Jose and Irma Cortes

Jose and Irma Cortes, right, with their children, Jecsan, left, and Elennah. The couple have been foster parents to about 50 children, many being children with special needs.

Henry A. Barrios / The Californian

The baby was born with an enlarged head so big that it easily dwarfed the rest of his tiny body.

Doctors said his condition would only get worse and gave the infant two months to live. And if he survived beyond that, they said, he would live life in a vegetative state.

The baby's mother was not prepared to care for her son and the child was placed in the foster care system. Who would take this child that would require very special, time-consuming care?

When foster parents Jose Cortes and Irma Mejia Cortes received a call asking if they would be interested in caring for Antonio, the couple went to the hospital to see the newborn. They were taken aback by the oversized head, a brain condition known as hydrocephalus, commonly referred to as water in the brain.

Were they sure, they were asked, that this baby was someone they wanted to take home and that they could assume the challenges of caring for him?

Instead of focusing on the negatives, the couple saw beauty wrapped in a blanket.

"This child is a miracle from God," said Jose Cortes. "Doctors may know about medicine, but only God has the last word when to take someone."

Baby Antonio went home with the couple.

The child is among the 30 or so foster children that have been placed in the couple's very modest home in southeast Bakersfield. Just like Antonio, about half of those were children with special needs.

Their first foster child, placed in their home in 2009, had epilepsy. Others were diagnosed with schizophrenia, autism, mental retardation, attention deficit hyperactivity disorder. Many others were neglected or abused by family members.

The couple's only prior experience with special needs children came when they were living in Los Angeles.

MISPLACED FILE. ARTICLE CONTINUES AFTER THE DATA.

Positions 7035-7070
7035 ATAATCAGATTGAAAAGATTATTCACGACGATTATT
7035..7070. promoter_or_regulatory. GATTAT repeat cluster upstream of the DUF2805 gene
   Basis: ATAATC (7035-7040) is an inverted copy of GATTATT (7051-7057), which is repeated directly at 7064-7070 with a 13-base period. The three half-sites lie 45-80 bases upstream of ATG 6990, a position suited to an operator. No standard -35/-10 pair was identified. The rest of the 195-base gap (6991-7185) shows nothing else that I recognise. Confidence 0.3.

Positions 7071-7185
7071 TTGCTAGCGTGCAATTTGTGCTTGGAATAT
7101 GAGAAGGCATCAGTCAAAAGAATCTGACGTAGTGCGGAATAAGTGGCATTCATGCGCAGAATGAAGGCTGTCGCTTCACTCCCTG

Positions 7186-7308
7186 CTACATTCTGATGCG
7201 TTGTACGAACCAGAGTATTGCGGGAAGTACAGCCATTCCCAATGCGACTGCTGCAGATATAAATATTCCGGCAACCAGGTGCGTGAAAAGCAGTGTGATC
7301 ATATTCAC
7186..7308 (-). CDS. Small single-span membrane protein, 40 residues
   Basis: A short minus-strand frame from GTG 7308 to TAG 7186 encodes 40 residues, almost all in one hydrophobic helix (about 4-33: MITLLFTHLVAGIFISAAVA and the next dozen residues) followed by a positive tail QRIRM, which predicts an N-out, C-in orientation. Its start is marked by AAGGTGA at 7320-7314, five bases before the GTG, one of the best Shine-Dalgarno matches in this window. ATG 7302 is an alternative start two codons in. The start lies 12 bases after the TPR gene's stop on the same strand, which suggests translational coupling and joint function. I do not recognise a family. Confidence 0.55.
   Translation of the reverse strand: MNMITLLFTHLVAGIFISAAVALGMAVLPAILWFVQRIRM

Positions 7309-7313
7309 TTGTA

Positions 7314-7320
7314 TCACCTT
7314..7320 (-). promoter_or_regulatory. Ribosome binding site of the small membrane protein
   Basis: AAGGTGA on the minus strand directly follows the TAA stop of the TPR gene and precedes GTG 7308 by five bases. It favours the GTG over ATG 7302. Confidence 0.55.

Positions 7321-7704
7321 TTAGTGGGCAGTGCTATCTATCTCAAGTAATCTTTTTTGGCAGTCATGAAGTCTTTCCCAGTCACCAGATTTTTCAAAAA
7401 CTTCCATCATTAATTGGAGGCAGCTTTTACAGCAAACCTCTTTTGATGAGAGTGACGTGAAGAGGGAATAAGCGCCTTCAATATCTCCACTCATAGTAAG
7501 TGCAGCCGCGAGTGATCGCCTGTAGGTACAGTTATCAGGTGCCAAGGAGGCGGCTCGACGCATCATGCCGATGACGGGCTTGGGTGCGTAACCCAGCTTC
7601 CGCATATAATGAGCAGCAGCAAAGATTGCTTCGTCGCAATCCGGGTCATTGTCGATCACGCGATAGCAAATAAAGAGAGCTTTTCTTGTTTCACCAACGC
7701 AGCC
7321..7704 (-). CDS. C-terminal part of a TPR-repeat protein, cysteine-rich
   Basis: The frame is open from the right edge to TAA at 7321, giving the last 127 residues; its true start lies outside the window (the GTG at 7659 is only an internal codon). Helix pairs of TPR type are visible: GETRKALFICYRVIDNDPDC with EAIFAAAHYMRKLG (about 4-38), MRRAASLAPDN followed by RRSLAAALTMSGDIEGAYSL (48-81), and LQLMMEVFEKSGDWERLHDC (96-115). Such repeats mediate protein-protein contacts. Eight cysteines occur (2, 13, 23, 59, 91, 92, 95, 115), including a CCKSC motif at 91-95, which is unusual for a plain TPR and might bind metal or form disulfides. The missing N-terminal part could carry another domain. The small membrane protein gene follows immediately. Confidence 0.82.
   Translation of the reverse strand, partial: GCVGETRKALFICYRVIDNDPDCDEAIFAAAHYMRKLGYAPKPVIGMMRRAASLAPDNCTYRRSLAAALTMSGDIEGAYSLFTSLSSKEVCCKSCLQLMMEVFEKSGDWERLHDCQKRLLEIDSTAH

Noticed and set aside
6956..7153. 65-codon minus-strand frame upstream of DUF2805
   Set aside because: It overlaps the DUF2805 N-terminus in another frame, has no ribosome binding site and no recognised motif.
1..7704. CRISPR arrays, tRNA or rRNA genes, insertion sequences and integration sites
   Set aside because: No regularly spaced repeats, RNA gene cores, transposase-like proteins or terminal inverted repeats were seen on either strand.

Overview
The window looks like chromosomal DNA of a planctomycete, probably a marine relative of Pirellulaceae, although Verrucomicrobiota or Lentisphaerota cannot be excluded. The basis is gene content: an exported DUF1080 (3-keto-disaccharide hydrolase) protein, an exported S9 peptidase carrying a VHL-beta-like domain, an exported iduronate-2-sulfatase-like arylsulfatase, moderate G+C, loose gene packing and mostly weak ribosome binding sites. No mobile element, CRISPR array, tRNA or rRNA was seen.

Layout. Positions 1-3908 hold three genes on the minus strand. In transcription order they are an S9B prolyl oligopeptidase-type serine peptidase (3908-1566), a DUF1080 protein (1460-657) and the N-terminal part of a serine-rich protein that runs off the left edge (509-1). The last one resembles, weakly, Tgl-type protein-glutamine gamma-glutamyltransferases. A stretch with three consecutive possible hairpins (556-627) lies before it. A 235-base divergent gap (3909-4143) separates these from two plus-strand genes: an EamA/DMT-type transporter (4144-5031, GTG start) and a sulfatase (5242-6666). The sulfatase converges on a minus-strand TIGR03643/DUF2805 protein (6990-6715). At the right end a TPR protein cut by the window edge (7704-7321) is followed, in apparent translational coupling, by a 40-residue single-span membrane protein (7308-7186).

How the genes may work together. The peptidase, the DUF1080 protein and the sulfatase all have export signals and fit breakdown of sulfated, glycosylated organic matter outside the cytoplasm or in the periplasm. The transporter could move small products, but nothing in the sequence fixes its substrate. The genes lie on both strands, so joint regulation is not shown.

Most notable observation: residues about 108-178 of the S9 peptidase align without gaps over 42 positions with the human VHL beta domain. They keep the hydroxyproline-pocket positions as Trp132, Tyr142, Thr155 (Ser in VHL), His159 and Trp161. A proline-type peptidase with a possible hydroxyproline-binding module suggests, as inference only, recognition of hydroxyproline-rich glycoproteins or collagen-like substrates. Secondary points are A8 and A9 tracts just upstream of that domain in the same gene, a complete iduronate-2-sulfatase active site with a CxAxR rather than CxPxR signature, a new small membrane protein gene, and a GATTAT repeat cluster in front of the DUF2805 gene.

By chance, Mejia Cortes was asked at school if she could attend a conference on special needs children and give a report on it to other parents. It was there she learned about attention deficit hyperactivity disorder, or ADHD. It suddenly dawned on her that her son was exhibiting the behavior being described in a workshop.

Intrigued, she told her husband about it. But he would have none of it.

"I refused to accept it," said Cortes. "My son appeared to be normal. I was wrong."

His son, now 24-years-old, was diagnosed with ADHD. With guidance he went on to graduate from high school and is now taking college course, but college is a challenge as he still battles the condition.

It was by chance — or maybe not — that fate drew this couple to Bakersfield from Los Angeles.

Less than 10 years ago, the couple had a successful photography business they ran out of their L.A. home. Their dream was to own a home of their own there, but they were priced out of anything that suited their family needs.

A family member here convinced them to try their luck in Bakersfield. But opening a photo studio in Bakersfield did not go well and the couple began taking and doing work in other areas.

The couple had been looking for a way to repay the help they had received from others in raising their own special-needs child. They would do that by helping other special-needs children by being foster parents.

The pair have taken in children of all backgrounds: black, white and Hispanic. They have a soft spot, though, for children with special needs.

Not only do they have Antonio in their home, but 6-year-old Elennah. The African-American child weighed 5 pounds and was 6-months-old when the couple received her.

She was a drug-addicted baby who suffers from asthma attacks and is diagnosed with ADHD. The couple did not hesitate when they learned of her history.

"We took her home and I told her, 'You are going to stay here with us,'" said a tearful Mejia Cortes, recalling the child's condition.

Today Elennah is no longer a foster child. The couple adopted her and Elennah is fluent in Spanish.

And if all turns out well, Elennah will have Antonio as a brother, as the couple is in the process of adopting him, too.

To say it takes tremendous patience to care for children with special needs is putting it rather mildly. Saintly qualities are needed, I'd say.

The Corteses are the first ones to tell you they are not perfect parents and are still learning about raising children with special needs. They raised five children of their own and have grandchildren.

But the rewards and satisfaction of caring and raising for the many foster children they have had in their home outweighs everything else, they say.

The couple is particularly grateful they have Elennah and Antonio.

"They make us laugh and they make us cry," said Cortes.

He and his wife tear up when speaking about the little hope they were told both children had when they first received them.

"My greatest reward is having God send them to us," said Mejia Cortes. "And see how much they have improved."

Contributing columnist Jose Gaspar is a reporter for KBAK/KBFX Eyewitness News. Email him at elcompa29@gmail.com. His work appears here every third Monday; the views expressed are his own.

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